Cheryl Hines may play the superficial single mother Dallas Royce on ABC’s Suburgatory, but in reality she is 180 degrees from her character, who once considered Botox injections for her teenage daughter.
“Suburgatory is so over the top that people, hopefully, can’t think we’re serious,” says the 48-year-old actress, recently honored with a star on the Hollywood Walk of Fame for a career that includes two Emmy nominations for HBO’s Curb Your Enthusiasm.
A real-life mom to 10-year-old Catherine, Cheryl works hard to promote a positive body image at home.
“I try to make sure Catherine understands that it’s not about how you look,” she says. “It’s about how you feel and how healthy you are.”
Cheryl also spreads the healthy living message in a more public way, through her work with the American Heart Association (inspired by her father, who suffered a near-fatal heart attack several years ago) and United Cerebral Palsy. Here, she dishes on staying fit, aging well and getting your priorities straight.
Spry: What do you think is the biggest challenge for women when it comes to their health?
Cheryl: We as women are so busy trying to take care of everybody else—our children and husbands—that sometimes we don’t make ourselves a priority. When it comes to your health, you have to. It’s like they say on airplanes: “Put your own oxygen mask on before your help your child.”
Spry: How do you encourage good health habits in your daughter?
Cheryl: We do healthy things together. I try to get her to jump on our trampoline, or we go skiing. One New Year’s, we gave up French fries for six months. It wasn’t easy, but it was good because we had each other! Now she doesn’t eat fries much. I think it’s good to set an example—I can’t be eating a candy bar and have her eat an apple.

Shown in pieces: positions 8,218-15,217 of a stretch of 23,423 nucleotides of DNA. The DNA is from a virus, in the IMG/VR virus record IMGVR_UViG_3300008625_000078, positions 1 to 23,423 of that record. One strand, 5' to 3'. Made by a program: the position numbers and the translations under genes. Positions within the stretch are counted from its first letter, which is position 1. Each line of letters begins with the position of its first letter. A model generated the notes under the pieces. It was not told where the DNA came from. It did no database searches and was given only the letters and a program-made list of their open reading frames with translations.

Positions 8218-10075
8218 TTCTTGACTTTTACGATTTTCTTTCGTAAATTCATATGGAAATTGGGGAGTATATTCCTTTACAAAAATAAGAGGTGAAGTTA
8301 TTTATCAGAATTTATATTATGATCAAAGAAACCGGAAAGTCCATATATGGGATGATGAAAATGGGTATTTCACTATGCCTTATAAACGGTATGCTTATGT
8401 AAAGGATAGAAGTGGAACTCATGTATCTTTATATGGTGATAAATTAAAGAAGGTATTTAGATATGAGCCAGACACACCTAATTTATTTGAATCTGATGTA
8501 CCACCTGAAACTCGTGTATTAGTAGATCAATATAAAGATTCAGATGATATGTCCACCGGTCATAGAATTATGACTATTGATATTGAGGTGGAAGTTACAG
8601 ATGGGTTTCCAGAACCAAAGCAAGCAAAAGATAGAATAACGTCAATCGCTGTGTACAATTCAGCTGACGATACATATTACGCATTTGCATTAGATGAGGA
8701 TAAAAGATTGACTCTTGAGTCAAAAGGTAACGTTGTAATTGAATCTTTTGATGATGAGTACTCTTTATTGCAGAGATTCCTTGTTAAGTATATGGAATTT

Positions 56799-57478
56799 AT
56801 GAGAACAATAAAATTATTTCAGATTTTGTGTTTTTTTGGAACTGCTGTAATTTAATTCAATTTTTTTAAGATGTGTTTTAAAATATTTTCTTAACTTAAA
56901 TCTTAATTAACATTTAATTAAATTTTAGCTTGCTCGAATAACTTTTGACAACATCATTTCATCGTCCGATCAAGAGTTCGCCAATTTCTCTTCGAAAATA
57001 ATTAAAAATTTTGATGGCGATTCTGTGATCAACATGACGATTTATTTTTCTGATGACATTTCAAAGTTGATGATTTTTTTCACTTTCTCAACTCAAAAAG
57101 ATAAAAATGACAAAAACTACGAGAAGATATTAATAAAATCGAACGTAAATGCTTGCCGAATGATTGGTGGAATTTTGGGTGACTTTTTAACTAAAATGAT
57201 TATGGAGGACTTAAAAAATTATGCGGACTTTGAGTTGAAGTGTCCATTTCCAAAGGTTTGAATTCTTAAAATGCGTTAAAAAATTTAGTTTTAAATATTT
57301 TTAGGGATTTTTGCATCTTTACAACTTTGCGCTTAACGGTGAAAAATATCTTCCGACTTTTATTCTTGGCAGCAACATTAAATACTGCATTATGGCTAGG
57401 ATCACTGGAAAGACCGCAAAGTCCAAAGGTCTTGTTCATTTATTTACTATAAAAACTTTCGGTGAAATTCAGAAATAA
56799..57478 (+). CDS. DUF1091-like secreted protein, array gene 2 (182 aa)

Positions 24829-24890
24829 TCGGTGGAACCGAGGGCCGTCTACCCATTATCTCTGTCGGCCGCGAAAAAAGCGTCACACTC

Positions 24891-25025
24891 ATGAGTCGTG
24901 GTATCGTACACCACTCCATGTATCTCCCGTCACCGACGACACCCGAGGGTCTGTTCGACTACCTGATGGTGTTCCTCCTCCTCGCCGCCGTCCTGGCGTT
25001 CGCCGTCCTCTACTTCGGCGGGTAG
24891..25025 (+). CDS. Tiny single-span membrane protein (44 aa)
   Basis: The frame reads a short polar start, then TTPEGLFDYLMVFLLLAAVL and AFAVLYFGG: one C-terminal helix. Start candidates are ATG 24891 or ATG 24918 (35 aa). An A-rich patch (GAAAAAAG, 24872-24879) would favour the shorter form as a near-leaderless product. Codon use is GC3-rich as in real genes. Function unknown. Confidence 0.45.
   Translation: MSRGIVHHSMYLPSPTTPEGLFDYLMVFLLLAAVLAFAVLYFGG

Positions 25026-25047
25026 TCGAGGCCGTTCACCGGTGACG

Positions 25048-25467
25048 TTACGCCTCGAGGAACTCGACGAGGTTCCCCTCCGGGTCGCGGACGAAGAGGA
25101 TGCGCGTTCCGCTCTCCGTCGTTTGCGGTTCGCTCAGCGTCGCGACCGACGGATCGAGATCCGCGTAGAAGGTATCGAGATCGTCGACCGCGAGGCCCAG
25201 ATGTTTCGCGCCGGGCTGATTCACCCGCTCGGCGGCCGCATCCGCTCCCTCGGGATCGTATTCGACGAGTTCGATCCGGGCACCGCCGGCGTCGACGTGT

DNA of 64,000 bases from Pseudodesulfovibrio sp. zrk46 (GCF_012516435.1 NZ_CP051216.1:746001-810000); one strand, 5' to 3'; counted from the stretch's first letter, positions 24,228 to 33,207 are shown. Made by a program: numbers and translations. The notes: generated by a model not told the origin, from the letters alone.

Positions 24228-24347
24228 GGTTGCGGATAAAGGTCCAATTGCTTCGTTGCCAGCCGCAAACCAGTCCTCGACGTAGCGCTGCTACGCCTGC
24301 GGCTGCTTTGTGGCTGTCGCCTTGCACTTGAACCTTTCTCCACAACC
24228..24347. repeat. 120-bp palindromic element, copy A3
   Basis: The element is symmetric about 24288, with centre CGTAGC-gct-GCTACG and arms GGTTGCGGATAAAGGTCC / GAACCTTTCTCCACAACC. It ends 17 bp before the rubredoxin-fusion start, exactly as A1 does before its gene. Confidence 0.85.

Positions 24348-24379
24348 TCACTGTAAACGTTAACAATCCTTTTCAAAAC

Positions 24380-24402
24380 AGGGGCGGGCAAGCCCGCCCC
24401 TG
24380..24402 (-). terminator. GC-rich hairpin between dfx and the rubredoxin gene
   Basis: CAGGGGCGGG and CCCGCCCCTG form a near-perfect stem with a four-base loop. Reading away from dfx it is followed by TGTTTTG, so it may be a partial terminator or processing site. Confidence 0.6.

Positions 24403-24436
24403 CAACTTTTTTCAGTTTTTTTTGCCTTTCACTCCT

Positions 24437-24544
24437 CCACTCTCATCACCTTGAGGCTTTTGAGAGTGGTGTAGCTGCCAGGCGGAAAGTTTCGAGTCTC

Spry: How did you get involved with United Cerebral Palsy?
Cheryl: My nephew was born with cerebral palsy (CP). I didn’t know anything about CP. I called the local chapter here in Los Angeles and said, “My family needs help, and I don’t know how to help them.” I met an amazing group of people who immediately pulled their resources together and helped my nephew get the care he needs. I have been with them ever since. Now, I’m on the board of directors. I go to Capitol Hill and fight with the policy makers for people with disabilities.
Spry: How do you stay fit?
Cheryl: I like to take yoga and Pilates classes. If I can’t make a class, at the very minimum I’ll do a mile on the treadmill, some sit-ups and lift some 8-lb. weights for my arms. I also like stand-up paddle boarding and skiing, so I do lots of physical activity.
Spry: What do you believe is the secret to aging gracefully?
Cheryl: I think it’s about controlling your stress levels, which is not easy, especially the older we get. That’s why I do yoga—it makes you slow down for an hour and breathe. If you have a good instructor, you’re doing really challenging poses and you feel like your legs are going to fall off. They tell you to keep breathing through it, and you can do it. It is good for life because you have those moments when you think, “I’m not going to make it to the next moment.” But you will!
Spry: What else helps you relax?
Cheryl: I like to play poker with friends. It’s great—you can’t really concentrate on other things when you are playing poker! I also get massages. Being in that tiny, dark room and forcing myself to slow down clears the way for good ideas to come to me. Anytime I need to “change the channel” in my mind, I imagine being with my family, at the beach, on the ski slopes, or doing something really fun outside together. That always helps.
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